Wednesday, July 23, 2008

Evolution of Data Plan Billing

Summary: the big three have moved away from unlimited data, towards limited data.

It is interesting - I once (as in last year) had a talk with a potential partner who'd been at some European conference and was convinced the world was on the verge of low-cost (sub-$20/month) unlimited cellular data plans. We were discussing the creation of report-by-exception tools to reduce SCADA costs, and this partner's strong faith in this belief caused them to eventually bail out of the talks, saying "In a year or two, no SCADA company will care about how much cellular data they use."

Yet as of the summer of 2008 the world of cellular data is moving in the opposite direction. Last year the big three (AT&T/Sprint/Verizon) offered "Unlimited Data" for personal users with the Service Terms listing a VERY narrow list of permitted activities - mainly email and web browsing, with many common things like file download/upload, media-streaming prohibited. So when ever one of the big three would cut off a user for moving too much data on an "unlimited plan", the service provider would fall back on the "You are doing prohibitted things, thus impacting our network, thus take your business elsewhere". What a way to cause bad feelings, eh? Note that this change is CONSUMER plans - machine-to-machine have always been limited, priced by the MB/month without rollover, plus with charges for data overages.

Now all three have dropped the price from the $80/month range down to $60/month range ... but added a hard limit of 5GB per month. Isn't free & vigorous market competition wonderful?

Sounds reasonable - 5,000 megabytes of data is a lot, yet this doesn't mean 5GB of data transfer. It means 5GB of metered activity, with many activities I've studied including up to 95% overhead. Thus someone only moving 20-30MB of real data in small packets per month might hit pretty close to their 5GB limit! My experience with normal wide-area-network traffic hints that a real PC user doing simple email and web-browsing once a day would probably move 1-2GB of data before hitting the 5GB total activity limit.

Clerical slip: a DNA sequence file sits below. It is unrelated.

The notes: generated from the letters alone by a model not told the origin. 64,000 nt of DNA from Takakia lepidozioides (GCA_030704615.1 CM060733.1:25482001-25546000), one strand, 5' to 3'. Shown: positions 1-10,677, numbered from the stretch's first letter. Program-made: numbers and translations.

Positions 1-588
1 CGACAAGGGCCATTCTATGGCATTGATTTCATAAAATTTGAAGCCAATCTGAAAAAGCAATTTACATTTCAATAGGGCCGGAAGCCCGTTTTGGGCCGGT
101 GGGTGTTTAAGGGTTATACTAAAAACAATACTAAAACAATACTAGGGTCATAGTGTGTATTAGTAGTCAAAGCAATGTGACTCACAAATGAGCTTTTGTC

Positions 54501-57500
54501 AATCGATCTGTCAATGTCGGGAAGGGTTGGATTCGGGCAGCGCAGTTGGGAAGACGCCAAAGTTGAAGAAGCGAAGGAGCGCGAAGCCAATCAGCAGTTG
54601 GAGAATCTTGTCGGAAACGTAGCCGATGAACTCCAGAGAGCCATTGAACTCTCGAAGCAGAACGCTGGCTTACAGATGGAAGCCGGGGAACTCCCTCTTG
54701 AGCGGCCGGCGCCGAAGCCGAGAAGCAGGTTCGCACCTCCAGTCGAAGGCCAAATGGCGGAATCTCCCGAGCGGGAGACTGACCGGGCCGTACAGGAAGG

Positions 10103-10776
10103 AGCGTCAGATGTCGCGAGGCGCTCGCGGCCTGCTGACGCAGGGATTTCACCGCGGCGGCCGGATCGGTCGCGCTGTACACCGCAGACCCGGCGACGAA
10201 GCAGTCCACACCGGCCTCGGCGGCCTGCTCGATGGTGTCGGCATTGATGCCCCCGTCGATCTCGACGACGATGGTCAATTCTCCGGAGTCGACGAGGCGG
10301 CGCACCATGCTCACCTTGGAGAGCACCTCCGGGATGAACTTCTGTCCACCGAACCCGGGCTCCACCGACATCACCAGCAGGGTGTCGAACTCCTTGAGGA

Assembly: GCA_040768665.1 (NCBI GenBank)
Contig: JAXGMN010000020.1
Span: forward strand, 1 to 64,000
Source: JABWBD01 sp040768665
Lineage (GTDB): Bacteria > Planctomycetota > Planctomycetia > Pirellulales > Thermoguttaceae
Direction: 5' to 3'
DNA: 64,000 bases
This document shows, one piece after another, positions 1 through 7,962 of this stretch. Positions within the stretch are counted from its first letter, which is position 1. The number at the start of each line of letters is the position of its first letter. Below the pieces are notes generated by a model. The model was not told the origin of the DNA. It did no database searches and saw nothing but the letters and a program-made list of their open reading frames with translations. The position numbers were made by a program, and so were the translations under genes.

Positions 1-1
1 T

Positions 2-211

To paraphrase the wireless data service terms for all three:
  • Data transport is always measured in full kilobytes
  • Actual transport is always rounded up to next full-kilobyte at "end of session"
  • Network overhead and resend requests caused by network errors can increase measured kilobytes.
  • 2 of 3 mention always rounding up to nearest kilobyte every hour period.
  • All warn that you will NOT receive an itemized detail of how your charges are calculated; you will NOT see which services were used or during which time periods the charges were inccurred under.
So if I send a single 50 byte UDP/IP packet, is that a full session and billed as 1024 bytes? Could be under this language since UDP is 'sessionless'.

Hmm, the term session is pretty ambiguous. Perhaps it means per "time you enable your PC-based cellular data card." That seems likely - plus if you left your device on twenty-four hours a day then the once per hour round-up would catch you.

I'm afraid I haven't offered any new answer here, other than to suggest you understand that low-cost unlimited data plans ARE NOT just around the corner ... at best we left them behind last year and I don't foresee them ever returning. I suppose all three now understand that huge new profits are to be made with these 5GB limits, which will cause many "super-salesman" using their cellular data plan daily to spend an extra $50 to $500 in monthly overage charges.

Friday, July 11, 2008

Lower Cost Cellular to Rockwell AB PLC

I have several customers now working through how to manage cost-effective cellular access to Rockwell PLC such as ControlLogix, CompactLogix, Micrologix 1100 and so on. Unfortunately the most straight forward way to link using Ethernet/IP is fairly costly.